Teal Group In The Media

Our analysts are sought out by the business community and by the media for their independent insights and forecasts.

16
May
2008

Lockheed Wins GPS Satellite Contract

Featuring: Marco A. Caceres

Lockheed Wins GPS Satellite Contract

Marco Caceres, a senior space analyst at the Teal Group in Fairfax, said the Pentagon has been lucky that the current GPS systems have lasted so long, but they now need to be replaced. “You’re fighting two wars,” he said. “You have military troops all over that have to communicate, and they’re dependent on satellites.” The newest GPS program will be closely watched, as the Pentagon’s space programs have long suffered cost overruns, problematic technologies and delays. John Young, the Pentagon’s undersecretary for acquisition, technology and logistics, said he has directed the Air Force to tie the contractor’s payments to “specific program accomplishments,” not to adjust the scope of the program or change its technical specifications and to “consider solutions which lower cost or risk to deliver within or below budget.”

The oversight efforts, Young said, are part of “continuing a DoD push to award fees more carefully and on a more objective basis.” Of the Pentagon’s eight biggest satellite programs, all are over budget, from at least 20 percent over to more than double the original price, Caceres said. That includes a missile detection and warning satellite system made by Lockheed. “DoD is always looking for the latest technology for its satellites,” Caceres said. “The problem is that technology develops quickly but the development of the satellite itself takes a while. By the time it gets to its maturity, you realize there’s more advanced technology out there, so you add that at the last minute, and it leads to higher costs.”

Media Outlet: The Washington Post Tags GPS III | Lockheed Martin

02
March
2008

Northrop, EADS Tanker Win Sparks Controversy in U.S.

Featuring: Joel Johnson

Northrop, EADS Tanker Win Sparks Controversy in U.S.

"The last bastion of the losing protectionist is to wave the bloody 'Buy America' shirt," said analyst Joel Johnson of the Teal Group. "It tells you they don't have another argument -- e.g., the (Northrop) product was newer, more capable and less risky."

 

Media Outlet: The Washington Post Tags Aerial Tanker | Boeing | EADS | Northrop Grumman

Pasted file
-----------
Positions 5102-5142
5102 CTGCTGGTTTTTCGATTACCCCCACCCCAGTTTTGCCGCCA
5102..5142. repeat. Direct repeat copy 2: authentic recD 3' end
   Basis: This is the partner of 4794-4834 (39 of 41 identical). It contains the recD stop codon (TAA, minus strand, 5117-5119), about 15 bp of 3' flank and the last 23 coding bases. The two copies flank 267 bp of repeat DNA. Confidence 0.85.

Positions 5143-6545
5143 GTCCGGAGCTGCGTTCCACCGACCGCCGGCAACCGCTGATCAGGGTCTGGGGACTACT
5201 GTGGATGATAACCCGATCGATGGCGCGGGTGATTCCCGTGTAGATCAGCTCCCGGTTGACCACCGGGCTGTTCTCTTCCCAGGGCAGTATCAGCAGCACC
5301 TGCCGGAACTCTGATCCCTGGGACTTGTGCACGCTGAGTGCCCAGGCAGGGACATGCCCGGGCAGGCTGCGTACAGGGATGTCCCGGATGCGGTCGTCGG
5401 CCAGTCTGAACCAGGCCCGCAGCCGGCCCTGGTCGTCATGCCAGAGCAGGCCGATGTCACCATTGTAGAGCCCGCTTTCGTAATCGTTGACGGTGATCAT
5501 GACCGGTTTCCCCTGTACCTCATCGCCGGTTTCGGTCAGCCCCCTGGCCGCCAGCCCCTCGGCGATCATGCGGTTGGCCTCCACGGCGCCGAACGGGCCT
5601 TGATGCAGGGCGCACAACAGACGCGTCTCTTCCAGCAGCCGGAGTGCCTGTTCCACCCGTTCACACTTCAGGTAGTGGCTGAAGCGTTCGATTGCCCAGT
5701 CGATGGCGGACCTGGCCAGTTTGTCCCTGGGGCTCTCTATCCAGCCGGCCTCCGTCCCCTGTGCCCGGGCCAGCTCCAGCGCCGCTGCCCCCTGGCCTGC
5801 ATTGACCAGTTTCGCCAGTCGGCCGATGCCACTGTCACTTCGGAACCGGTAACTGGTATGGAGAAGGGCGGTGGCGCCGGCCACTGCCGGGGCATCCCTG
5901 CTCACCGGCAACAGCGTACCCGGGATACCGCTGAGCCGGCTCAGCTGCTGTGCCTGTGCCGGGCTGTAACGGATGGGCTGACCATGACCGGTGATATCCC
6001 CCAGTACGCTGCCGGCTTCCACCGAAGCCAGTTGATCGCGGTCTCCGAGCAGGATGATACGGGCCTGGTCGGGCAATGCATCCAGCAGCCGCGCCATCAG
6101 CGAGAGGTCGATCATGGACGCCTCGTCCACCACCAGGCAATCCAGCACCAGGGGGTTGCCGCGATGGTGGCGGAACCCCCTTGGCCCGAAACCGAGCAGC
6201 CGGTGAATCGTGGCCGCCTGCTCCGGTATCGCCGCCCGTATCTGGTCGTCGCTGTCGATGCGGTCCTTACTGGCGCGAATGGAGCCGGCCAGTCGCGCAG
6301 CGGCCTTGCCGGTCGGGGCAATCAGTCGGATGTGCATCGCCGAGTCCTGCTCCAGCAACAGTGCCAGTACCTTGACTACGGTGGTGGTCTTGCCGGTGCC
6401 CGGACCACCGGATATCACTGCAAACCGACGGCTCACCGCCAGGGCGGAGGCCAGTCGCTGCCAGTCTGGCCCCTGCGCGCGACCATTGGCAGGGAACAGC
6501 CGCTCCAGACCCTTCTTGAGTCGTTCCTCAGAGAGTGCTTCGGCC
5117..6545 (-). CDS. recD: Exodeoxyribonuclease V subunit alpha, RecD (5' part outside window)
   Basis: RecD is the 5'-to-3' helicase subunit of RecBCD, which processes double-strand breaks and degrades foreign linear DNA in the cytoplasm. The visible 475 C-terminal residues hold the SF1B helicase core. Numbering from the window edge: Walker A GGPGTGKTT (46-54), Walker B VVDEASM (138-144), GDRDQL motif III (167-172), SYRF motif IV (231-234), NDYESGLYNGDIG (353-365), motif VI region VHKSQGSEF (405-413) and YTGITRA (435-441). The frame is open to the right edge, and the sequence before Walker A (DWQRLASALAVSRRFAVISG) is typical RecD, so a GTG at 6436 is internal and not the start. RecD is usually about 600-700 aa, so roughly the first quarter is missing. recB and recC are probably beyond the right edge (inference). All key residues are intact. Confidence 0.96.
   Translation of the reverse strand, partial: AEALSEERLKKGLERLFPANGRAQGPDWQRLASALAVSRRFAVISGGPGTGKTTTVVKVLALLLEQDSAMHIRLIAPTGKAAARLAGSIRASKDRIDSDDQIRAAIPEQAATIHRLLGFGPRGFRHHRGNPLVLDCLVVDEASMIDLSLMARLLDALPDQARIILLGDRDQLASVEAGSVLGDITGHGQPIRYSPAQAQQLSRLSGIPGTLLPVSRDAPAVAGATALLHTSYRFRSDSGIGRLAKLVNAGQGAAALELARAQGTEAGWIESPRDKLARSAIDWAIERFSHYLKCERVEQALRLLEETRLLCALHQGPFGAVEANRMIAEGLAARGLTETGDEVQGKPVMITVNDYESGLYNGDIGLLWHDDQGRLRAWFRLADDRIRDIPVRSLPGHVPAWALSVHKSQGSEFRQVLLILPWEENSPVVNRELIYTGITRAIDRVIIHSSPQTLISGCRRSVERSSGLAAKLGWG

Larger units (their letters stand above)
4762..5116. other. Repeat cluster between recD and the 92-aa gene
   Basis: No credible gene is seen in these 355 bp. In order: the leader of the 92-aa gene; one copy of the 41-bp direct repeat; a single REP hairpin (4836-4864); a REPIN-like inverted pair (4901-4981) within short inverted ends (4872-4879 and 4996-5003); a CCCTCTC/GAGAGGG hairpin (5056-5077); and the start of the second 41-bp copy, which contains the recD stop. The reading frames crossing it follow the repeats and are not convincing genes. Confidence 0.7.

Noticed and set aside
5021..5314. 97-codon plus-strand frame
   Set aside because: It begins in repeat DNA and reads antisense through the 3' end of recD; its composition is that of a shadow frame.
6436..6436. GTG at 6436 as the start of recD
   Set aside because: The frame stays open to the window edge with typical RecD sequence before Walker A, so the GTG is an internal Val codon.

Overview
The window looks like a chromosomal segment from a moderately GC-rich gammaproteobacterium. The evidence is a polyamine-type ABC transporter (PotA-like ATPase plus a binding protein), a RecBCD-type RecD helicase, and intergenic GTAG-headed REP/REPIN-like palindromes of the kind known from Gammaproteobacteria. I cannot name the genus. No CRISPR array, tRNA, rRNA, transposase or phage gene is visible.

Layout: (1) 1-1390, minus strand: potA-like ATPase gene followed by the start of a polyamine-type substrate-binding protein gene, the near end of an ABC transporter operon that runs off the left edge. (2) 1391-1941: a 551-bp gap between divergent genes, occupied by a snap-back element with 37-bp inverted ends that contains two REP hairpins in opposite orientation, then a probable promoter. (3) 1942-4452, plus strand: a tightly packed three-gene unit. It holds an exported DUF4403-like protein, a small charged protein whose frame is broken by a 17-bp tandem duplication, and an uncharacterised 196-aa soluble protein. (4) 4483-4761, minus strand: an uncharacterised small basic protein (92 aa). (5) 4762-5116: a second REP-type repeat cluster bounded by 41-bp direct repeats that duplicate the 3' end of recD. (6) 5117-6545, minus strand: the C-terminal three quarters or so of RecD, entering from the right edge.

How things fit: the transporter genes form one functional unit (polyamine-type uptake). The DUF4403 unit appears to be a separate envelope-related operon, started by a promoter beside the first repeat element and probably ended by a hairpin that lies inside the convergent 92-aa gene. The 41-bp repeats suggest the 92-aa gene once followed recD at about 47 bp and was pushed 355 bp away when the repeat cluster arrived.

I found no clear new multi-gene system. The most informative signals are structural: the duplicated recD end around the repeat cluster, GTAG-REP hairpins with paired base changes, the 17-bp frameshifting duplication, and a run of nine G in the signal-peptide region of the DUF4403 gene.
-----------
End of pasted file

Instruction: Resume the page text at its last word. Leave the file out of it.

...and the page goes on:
29
February
2008

At Boeing, shock — and then anger

Featuring: Richard L. Aboulafia

At Boeing, shock — and then anger

He said the decision to have Northrop and EADS build the new tanker would be difficult to overturn if an appeal occurred. Richard Aboulafia of the Teal Group in Fairfax, Va., said the decision was not “what anyone expected” because Boeing had the home team and incumbent advantage. He said there is very little historical precedent that a protest would result in overturning an award.

Media Outlet: Seattle Post-Intelligencer Tags Boeing | Tanker

11
February
2008

Muscular Defense Plan Buoys Contractors

Featuring: Philip Finnegan

Muscular Defense Plan Buoys Contractors

That would mean big new opportunities and more funding for major projects for local defense and technology contractors, including Lockheed Martin of Bethesda, General Dynamics of Falls Church, SI International of Reston, CACI International of Arlington and Northrop Grumman, which is based in Los Angeles but has a large presence in the Washington area. “The expectation has been that it can’t continue to increase as it has,” Phil Finnegan, a defense analyst at the Teal Group in Fairfax, said of defense spending. “But it has surprised everyone to see how long this increase has continued. This budget was a great budget for all defense contractors. It includes continuing growth — not as fast as last year, but it enabled everyone’s programs to be funded.” Finnegan, other analysts and executives at contracting companies said they don’t expect the party to last indefinitely.

Media Outlet: The Washington Post Tags Defense Budget

15
June
2007

Intelsat Puts Itself Back on the Auction Block

Featuring: Marco A. Caceres